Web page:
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The Truths In Education

I have spent the last couple of weeks having conversations with teachers, students, parents and activists. I have watched documentaries, listened to podcasts and taken pages upon pages of notes. What I found to be an overarching theme during all my “research” is that there are many many truths we can agree to agree on. Meaning we are all not so different in the problems we face in education. No one seems happy with the way it is going and everyone wants a solution. I am here to listen to both sides and help us come together in a solution. It may sound cheesy or trite but listening is the only way to move forward. To listen and to apply what we learn. The problems that have arisen I believe come from the divisive nature of our preconceived notions of one another. One side thinks the other whitewashes American history by banning books and culture while the other believes children are being brainwashed, indoctrinated and turned against them. Under all this madness there is truth. Here is what I found.

Truth #1

CRT is very real and is being taught in schools. So many people tried to play off CRT as a conservative boogy man designed to fear-monger voters into buying into their agenda of “whitewashing” American history. This is simply not true and is an attempt to gaslight the American people. CRT, not the theory debated on elite college campuses, but the boiled down viewpoint that America is racist to its core, in its DNA and all white people are naturally oppressors while all minorities are oppressed victims is taught in schools in the forms of worksheets, articles, books, curriculum, cartoons and discussions. Alright, I and most, if not all of the people, can obviously support and advocate for the teaching of all American History, the good with the bad. But what I and most parents cannot get behind is the idea that this country, who fought a bloody war to reckon with racial sins, is racist to its core, in its DNA, and all white people are naturally oppressors while all minorities are inherently victims. This ideology is toxic, harmful, damaging, ruthless, and false and is in our schools. There are countless examples across the country but especially in NC we have first accounts from students, parents and teachers, and physically, we have the 500+ pages of the FACTS task force report put in place by LT. Gov Mark Robinson. The FACTS report found 6 overarching themes 1. Fear of Retaliation 2. The Sexualization of Kids 3. Critical Race Theory 4. White Shaming 5. Biased News Media and/or Lesson Plans 6. Shaming of certain political beliefs. You can read the whole report in the link in my bio. These are just examples from North Carolina Schools. But school districts across the country explicitly implement CRT such as WA State schools under the direction of Governor Inslee, Illinois, New York, MA, WA DC, PA, and the list goes on. It is undeniable that CRT is in schools. Any attempt to claim otherwise is simply manipulative and gaslighting. Where we can give and agree to agree on, is that there should be no whitewashing. Lets teach all of history, the hard truths of our past with the triumphs of our victories. Let’s teach how far we have come. Why it took us so long to overcome. And let’s teach how far we still have to go.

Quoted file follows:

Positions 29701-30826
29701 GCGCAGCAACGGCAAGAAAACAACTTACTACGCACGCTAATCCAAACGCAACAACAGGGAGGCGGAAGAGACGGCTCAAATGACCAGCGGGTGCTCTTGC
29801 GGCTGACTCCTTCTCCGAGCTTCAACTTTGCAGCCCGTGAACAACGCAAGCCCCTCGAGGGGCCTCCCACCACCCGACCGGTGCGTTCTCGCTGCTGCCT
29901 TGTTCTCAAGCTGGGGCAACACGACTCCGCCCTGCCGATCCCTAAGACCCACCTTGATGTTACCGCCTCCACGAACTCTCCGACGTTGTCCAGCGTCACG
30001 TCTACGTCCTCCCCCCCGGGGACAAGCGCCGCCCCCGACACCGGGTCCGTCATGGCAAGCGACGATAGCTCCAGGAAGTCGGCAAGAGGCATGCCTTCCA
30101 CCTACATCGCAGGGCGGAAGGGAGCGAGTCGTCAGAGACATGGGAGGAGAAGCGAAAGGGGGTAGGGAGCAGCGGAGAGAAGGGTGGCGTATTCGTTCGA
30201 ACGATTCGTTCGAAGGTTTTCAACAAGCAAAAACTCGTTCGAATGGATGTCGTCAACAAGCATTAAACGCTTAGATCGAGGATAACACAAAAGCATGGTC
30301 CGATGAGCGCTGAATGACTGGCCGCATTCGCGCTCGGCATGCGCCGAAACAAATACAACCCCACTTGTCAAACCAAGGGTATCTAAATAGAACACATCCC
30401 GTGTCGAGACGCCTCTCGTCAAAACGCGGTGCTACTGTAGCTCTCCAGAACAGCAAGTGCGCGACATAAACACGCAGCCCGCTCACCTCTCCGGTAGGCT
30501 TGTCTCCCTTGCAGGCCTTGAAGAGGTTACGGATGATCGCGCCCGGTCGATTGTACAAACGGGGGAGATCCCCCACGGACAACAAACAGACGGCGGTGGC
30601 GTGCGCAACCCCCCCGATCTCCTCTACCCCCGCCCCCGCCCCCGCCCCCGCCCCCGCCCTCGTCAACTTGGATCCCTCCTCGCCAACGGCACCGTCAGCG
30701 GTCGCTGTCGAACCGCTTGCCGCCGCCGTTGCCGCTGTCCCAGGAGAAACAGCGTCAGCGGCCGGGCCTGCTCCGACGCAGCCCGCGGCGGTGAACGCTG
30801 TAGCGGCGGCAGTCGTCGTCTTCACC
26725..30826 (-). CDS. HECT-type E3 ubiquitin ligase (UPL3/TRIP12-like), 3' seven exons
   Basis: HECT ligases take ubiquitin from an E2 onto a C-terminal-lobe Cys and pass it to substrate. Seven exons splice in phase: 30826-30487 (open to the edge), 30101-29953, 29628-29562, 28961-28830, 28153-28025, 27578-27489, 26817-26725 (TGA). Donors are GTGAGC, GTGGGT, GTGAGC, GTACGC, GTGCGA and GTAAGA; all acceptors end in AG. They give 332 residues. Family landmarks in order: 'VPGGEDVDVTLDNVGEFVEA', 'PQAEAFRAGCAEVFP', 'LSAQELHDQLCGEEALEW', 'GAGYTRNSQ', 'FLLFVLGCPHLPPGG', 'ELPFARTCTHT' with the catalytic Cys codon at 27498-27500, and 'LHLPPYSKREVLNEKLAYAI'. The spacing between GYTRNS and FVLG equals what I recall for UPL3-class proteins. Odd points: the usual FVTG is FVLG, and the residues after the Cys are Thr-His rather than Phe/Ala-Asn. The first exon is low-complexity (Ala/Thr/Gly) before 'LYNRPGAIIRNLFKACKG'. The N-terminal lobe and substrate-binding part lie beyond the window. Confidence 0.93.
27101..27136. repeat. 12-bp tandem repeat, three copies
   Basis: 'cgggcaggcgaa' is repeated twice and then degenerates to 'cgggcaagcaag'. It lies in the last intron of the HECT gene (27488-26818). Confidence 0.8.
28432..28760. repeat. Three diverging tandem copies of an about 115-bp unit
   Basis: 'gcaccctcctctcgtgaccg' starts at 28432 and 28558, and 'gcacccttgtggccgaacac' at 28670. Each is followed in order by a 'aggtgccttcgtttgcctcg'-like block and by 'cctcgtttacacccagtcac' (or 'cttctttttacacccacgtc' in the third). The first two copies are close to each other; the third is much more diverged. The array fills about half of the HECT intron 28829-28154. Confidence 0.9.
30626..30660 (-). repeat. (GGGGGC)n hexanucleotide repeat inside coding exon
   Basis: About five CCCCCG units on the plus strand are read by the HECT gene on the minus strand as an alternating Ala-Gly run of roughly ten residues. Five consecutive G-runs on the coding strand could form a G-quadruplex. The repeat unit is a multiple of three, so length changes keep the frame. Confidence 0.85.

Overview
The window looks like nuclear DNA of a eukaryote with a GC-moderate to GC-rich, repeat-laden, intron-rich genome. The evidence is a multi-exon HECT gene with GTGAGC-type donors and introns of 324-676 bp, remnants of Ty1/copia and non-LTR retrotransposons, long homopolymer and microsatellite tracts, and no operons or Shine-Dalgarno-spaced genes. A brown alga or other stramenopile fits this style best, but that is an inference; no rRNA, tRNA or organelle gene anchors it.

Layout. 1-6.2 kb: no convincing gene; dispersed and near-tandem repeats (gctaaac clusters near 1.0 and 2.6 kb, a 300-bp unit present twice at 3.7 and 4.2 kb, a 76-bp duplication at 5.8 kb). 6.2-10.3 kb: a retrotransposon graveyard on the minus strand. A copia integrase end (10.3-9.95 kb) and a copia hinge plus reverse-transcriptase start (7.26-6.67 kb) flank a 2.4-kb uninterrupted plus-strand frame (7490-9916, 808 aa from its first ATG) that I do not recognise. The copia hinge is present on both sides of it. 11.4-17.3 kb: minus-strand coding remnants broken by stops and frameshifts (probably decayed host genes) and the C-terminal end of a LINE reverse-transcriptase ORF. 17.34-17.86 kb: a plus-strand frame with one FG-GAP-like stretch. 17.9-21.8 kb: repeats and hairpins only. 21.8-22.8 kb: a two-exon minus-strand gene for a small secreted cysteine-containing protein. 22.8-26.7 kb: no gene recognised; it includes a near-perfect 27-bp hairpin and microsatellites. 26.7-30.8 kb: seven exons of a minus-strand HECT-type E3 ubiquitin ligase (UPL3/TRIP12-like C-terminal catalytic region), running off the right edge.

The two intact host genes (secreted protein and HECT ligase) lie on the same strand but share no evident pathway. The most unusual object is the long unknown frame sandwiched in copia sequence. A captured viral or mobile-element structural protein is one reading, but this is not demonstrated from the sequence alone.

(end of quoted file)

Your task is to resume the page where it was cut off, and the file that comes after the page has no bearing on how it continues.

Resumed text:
Truth #2